Iran’s top security official signed an agreement with his Iraqi counterpart Sunday in a deal aimed at curbing activities of Kurdish militants.
The secretary of Iran’s Supreme National Security Council (SNSC) Ali Shamkhani and his Iraqi counterpart, Qassim al-Araji inked the joint security cooperation document during a ceremony also attended by Prime Minister Mohammed Shia' Al Sudani in Baghdad.
A statement from the Iraqi prime minister's office said that the joint security agreement includes coordination in "protecting the common borders between the two countries and consolidating cooperation in several security fields."
A spokesperson said, "Under the signed security deal, Iraq pledges it will not allow armed groups to use its territory in the Iraqi Kurdish region to launch any border-crossing attacks on neighbor Iran."
The frontier came into renewed focus last year when Iran's Revolutionary Guards launched missile and drone attacks against Iranian Kurdish groups based in northern Iraq, accusing them of fomenting protests that were sparked by the death of an Iranian Kurdish woman, Mahsa Amini, while she was being held in morality police custody.
Nour News, a media outlet close to the SNSC, said earlier in the day that the deal would facilitate efforts to deal with problematic Kurdish groups that coordinate measures against the Islamic Republic along with Israeli agents and armed insurgents.
The Islamic Republic calls Iranian Kurdish armed groups sheltering in Iraq, "terrorist groups" but these groups say that the goal of their armed campaign is "defending the rights of the Kurds".
Generally, the Kurdish parties − including Komala and the Kurdistan Democratic Party of Iran (KDPI) − favor Kurdish autonomy within a federal Iran. Pejak (the Free Life Party of Kurdistan), an affiliate of the Kurdistan Workers’ Party, or PKK, formed in Turkey but also based in northern Iraq, has generally favored a unified, independent Kurdistan uniting Kurds in Syria, Iraq, Turkey, and Iran.
Shamkhani is also scheduled to hold talks with Masrour Barzani, the Prime Minister of the Iraqi Kurdistan Region, on the issue of border security.
Shamkhani and the Iranian delegation also paid a visit to the site where IRGC’s Quds (Qods) force commander Qassem Soleimani and Abu Mahdi al-Muhandis, the second-in-command of Iraq’s Popular Mobilization Units, were killed by a US drone attack three years ago.
Iran claims that US interference in the region has been creating regional unrest, its sanctions driving a domestic crisis. Shamkhani said this "can no longer be tolerated".
During the meeting with his counterpart, Shamkhani acknowledge the role played by the Iraqi negotiating team which, along with Oman and China, brokered a détente between Tehran and Riyadh.
Shamkhani's trip to Baghdad follows his landmark trips to China and the United Arab Emirates earlier this month as part of the Islamic Republic’s renewed zeal to revive ties with regional neighbors and deepen relations with its global allies, indicating that Supreme Leader Ali Khamenei is relying more on his representative for high-profile missions than the country’s Foreign Minister Hossein Amir-Abdollahian. The Secretary of the Supreme National Security Council is nominally appointed by the president, but he also serves as Khamenei’s representative in the Council.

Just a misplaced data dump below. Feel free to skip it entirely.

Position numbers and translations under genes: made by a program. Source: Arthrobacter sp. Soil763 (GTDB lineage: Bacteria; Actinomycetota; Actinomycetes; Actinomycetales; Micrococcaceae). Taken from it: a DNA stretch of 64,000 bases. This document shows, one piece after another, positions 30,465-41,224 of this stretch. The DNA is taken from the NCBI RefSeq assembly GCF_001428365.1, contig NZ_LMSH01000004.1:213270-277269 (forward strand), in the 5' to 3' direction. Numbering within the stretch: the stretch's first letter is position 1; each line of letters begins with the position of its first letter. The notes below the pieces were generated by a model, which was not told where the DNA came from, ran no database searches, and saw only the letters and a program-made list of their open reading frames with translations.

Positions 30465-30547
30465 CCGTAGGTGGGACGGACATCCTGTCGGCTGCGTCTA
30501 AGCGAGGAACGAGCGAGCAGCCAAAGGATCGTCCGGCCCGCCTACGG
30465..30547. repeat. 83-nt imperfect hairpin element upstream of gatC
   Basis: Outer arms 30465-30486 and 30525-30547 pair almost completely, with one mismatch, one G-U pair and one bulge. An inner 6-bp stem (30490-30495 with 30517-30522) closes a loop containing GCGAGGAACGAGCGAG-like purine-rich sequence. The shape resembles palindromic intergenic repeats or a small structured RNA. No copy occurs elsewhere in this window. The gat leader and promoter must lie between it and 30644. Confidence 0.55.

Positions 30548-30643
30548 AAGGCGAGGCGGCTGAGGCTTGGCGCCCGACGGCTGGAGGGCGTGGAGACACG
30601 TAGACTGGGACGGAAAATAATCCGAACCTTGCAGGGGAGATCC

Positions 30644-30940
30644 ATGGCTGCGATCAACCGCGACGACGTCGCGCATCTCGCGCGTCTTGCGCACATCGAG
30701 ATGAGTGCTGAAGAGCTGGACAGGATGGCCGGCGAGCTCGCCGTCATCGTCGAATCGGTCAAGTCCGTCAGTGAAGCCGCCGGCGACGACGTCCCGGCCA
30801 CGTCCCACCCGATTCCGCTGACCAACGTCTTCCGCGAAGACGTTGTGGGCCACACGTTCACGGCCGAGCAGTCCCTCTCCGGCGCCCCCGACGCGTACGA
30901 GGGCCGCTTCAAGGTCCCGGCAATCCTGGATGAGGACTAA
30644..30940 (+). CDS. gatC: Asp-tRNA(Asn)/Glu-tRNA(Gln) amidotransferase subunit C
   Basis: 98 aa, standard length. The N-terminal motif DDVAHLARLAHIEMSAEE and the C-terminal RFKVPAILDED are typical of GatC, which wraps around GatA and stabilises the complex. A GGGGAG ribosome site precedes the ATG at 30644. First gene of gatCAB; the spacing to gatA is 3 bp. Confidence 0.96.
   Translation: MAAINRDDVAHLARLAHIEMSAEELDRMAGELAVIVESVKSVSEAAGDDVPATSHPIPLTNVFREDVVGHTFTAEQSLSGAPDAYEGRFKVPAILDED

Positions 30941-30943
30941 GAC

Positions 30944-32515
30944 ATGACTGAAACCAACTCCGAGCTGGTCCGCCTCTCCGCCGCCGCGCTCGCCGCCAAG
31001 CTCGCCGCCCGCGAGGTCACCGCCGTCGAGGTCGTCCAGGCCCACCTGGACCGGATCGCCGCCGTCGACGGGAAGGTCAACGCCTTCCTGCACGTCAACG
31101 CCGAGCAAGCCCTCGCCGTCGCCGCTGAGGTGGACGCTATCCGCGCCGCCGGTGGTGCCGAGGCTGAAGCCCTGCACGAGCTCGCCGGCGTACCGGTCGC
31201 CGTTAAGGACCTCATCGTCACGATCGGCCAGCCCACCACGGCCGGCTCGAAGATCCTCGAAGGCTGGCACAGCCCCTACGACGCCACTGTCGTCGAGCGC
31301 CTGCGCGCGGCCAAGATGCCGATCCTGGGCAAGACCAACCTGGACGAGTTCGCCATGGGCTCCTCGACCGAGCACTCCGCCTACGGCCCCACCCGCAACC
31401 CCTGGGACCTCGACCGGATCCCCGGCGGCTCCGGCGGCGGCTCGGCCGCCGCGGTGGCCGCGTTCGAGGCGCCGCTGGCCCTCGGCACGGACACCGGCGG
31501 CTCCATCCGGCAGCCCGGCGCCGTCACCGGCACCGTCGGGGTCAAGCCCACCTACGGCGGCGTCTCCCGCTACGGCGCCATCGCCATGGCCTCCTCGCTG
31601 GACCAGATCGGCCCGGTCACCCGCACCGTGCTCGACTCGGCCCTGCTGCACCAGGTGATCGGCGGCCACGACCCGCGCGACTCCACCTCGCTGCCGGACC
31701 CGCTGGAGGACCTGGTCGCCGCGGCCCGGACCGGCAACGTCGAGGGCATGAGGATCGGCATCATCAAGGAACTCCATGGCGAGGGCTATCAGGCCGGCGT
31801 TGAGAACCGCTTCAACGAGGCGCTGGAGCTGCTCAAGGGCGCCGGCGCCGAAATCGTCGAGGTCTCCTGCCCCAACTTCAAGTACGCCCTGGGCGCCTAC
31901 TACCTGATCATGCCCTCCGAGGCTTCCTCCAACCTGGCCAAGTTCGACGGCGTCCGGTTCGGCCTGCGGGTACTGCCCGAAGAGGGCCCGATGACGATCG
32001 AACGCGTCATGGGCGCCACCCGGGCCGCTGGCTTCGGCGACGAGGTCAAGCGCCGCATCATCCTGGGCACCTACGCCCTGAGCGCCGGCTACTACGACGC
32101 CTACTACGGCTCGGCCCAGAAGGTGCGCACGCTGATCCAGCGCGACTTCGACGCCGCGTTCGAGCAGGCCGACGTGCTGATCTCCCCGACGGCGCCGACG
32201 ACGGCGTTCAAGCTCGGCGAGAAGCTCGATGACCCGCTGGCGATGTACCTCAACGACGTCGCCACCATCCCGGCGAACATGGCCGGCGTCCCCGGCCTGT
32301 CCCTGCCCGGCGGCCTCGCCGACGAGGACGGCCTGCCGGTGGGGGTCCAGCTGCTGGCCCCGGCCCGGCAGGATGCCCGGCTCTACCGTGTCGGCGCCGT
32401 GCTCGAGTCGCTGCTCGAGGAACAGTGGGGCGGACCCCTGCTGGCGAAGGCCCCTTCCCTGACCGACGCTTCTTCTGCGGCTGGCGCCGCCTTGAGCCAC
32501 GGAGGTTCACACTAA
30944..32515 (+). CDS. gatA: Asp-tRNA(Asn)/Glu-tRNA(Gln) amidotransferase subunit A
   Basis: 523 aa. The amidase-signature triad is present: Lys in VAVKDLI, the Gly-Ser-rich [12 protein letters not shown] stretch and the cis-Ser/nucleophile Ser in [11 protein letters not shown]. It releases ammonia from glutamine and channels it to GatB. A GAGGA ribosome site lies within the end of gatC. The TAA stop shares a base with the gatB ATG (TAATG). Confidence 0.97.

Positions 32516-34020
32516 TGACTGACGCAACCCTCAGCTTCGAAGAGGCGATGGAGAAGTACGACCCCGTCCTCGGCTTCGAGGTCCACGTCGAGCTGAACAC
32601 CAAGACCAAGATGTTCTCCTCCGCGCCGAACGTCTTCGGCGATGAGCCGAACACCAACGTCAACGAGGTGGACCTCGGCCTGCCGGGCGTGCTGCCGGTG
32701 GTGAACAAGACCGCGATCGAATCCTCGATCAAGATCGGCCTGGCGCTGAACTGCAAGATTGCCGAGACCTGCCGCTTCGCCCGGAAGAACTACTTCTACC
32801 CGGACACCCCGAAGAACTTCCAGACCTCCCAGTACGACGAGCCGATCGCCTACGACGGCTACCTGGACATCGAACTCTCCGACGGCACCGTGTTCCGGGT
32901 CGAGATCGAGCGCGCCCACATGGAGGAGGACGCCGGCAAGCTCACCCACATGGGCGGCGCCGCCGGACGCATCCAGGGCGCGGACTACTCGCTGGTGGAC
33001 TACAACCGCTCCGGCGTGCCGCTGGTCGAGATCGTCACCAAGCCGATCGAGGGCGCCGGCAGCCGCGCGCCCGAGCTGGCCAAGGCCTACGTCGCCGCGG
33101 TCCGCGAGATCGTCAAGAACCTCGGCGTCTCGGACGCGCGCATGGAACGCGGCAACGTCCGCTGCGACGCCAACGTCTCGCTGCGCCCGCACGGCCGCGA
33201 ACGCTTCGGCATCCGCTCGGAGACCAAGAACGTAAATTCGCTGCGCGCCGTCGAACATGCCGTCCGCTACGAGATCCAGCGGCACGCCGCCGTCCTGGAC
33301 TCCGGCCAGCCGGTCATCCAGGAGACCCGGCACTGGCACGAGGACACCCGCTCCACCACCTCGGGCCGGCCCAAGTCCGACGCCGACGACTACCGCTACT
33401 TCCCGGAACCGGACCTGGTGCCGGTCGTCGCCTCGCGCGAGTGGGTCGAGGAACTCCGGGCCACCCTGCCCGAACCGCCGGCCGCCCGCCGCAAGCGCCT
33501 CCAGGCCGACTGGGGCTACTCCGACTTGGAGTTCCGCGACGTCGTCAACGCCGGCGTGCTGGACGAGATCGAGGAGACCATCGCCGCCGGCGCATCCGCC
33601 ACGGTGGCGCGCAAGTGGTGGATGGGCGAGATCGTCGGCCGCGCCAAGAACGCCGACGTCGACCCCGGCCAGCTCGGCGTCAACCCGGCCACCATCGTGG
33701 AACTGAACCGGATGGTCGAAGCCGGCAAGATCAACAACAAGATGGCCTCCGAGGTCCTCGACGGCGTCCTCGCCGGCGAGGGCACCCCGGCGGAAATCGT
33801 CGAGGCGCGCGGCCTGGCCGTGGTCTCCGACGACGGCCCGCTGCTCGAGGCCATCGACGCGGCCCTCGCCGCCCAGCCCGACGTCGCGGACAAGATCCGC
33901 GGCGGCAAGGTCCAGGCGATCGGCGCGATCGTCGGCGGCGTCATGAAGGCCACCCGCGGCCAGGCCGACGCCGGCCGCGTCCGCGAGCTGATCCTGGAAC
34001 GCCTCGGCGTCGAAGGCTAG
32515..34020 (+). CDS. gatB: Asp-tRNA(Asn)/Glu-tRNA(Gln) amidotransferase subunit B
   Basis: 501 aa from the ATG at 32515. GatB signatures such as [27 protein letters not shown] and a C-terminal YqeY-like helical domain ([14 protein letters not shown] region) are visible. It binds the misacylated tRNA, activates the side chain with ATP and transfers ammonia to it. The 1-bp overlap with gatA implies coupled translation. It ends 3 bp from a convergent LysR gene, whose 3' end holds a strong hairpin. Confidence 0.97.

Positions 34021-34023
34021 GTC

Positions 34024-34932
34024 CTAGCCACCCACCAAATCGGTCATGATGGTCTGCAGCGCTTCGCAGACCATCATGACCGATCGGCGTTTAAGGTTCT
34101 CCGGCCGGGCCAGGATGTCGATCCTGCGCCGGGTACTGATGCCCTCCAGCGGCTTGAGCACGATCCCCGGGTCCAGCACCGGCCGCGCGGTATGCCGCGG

Khamenei’s decision to send Shamkhani to Beijing showed that in serious matters he needs a more qualified official than hardliners populating the current presidential administration. In fact, Rouydad24, a reformist news website in Tehran pointed out Saturday that hardliners have been trying to tarnish Shamkhani’s image, by leaking information that one of his former aides, Alireza Akbari, was executed in January for espionage. Rumors also circulated in February and March that he was about to be dismissed following the news about his aide. As a close ally of former President Hassan Rouhani, hardliners would like to see an ultra-conservative take over the key role which critics say he retained due to his being a member of Khameini's trusted circle.
Although the 83-year old dictator made sure ultra-conservatives loyal to him take the absolute majority in parliament and the presidency in 2020 and 2021 respectively, he knows there are few qualified people among them, and at least in the realm of key foreign policy issues he makes sure his direct representatives are more balanced and experienced officials. This also brings up the question of why he entrusted the nuclear negotiations to people more associated with the ultra-conservatives.
In a move to assert his role, Amir-Abdollahian said on Sunday he will soon meet his Saudi counterpart Faisal bin Farhan Al Saud as negotiations to reopen embassies and consulates in the two countries, continue.